A brain aneurysm rupture is one of the more grave neurosurgical emergencies.
Part of the problem is that even after the initial ruptured aneurysm and its bleeding are dealt with, later complications can strike after the patient is seemingly out of the woods.
One of these complications is known as a cerebral vasospasm. Dr. E. Sander Connolly, who runs the Cerebrovascular Research Laboratory here at Columbia University Medical Center/New York Presbyterian Hospital, wants to solve the problem of cerebral vasospasm.
Here is what is known about the problem so far: For reasons that are unclear, roughly a week after a rupture, blood vessels in the brain can suddenly clamp closed. With the blood vessels squeezed tight, blood does not reach part of the brain, leading to a stroke. On top of the damage caused by the initial rupture and bleeding, this can cause disability or even death.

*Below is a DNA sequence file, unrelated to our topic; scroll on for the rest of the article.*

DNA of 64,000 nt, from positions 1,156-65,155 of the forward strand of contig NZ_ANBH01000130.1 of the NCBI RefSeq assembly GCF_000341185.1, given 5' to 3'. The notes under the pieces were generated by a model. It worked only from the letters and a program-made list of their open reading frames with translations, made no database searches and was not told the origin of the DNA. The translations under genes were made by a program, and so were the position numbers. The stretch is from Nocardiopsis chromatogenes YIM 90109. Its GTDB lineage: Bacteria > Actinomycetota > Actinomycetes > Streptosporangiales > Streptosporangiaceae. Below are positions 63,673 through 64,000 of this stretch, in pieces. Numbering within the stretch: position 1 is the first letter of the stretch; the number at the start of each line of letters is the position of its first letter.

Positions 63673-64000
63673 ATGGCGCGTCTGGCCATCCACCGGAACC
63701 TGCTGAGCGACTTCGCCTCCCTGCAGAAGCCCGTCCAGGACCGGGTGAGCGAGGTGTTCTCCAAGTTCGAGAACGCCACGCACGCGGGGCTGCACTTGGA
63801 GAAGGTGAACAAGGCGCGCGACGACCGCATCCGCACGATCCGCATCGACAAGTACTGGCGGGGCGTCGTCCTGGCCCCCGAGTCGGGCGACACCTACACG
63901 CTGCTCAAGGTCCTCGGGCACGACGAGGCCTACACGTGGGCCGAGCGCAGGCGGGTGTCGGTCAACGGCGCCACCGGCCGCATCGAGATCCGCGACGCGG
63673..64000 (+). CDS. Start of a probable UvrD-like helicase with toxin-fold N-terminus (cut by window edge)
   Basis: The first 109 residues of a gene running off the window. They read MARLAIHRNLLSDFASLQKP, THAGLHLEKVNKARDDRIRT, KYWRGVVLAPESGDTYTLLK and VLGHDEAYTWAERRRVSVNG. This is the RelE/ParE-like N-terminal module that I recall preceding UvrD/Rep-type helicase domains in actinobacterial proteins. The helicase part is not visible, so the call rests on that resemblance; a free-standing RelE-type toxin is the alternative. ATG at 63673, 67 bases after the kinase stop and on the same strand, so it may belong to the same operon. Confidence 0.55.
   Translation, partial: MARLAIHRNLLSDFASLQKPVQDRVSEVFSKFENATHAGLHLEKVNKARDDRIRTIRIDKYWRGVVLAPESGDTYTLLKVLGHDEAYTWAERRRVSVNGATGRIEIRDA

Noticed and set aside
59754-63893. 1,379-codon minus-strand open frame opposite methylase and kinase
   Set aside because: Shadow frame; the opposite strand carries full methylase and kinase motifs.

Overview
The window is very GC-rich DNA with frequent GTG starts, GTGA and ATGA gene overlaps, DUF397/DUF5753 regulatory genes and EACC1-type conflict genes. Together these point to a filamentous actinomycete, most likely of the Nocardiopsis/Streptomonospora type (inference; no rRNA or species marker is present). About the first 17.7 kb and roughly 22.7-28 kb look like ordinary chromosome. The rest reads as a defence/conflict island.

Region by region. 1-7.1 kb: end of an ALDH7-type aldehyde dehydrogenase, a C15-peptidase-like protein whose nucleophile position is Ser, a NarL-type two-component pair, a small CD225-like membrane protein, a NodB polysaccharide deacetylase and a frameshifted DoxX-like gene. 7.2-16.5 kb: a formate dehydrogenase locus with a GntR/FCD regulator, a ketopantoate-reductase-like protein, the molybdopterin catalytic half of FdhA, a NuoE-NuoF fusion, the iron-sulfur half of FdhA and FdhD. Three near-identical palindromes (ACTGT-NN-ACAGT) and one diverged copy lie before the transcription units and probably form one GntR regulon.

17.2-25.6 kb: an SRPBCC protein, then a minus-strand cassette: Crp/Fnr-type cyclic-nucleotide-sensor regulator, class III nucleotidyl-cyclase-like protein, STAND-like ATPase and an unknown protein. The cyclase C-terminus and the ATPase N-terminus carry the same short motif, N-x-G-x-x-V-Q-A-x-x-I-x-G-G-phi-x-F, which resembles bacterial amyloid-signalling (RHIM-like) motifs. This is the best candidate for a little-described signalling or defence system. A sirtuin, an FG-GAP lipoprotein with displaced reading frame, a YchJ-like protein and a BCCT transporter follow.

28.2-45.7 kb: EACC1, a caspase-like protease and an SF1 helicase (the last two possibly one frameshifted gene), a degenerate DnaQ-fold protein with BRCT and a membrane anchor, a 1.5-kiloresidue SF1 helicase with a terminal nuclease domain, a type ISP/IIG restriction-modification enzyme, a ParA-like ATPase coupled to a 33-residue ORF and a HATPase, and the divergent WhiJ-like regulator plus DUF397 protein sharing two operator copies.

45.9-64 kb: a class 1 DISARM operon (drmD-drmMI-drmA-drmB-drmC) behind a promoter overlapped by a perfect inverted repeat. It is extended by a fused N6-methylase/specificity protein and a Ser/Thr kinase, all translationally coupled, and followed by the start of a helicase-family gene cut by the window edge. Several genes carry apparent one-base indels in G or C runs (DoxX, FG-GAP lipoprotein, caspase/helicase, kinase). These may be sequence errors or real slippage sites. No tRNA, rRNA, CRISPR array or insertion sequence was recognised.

According to Dr. Connolly, neurosurgeons must be mindful of the threat of this complication, in addition to treating the initial aneurysm rupture. A big challenge is that there seems to be no one standard of care for preventing these cerebral vasospasms.
A recent study, co-authored by Dr. Connolly, confirms this lack of consistent treatment among various neurosurgical practices across the country. While all neurosurgeons agree on the need for prevention of cerebral vasospasm, there is no agreement on how exactly this should be done.
One approach to cerebral vasospasm is intra-arterial therapy. Here, medication is administered directly into the brain using catheters guided through the patient’s blood vessels. According to Dr. Connolly’s research, many, but not all, neurosurgeons agree on this approach.
“By delivering the medicine so close to the problem, intra-arterial therapies can have favorable outcomes for patients,” Dr. Connolly says. “But as this study shows, further research would be beneficial in guiding care.”
Dr. Connolly’s march to find the answers will continue on.
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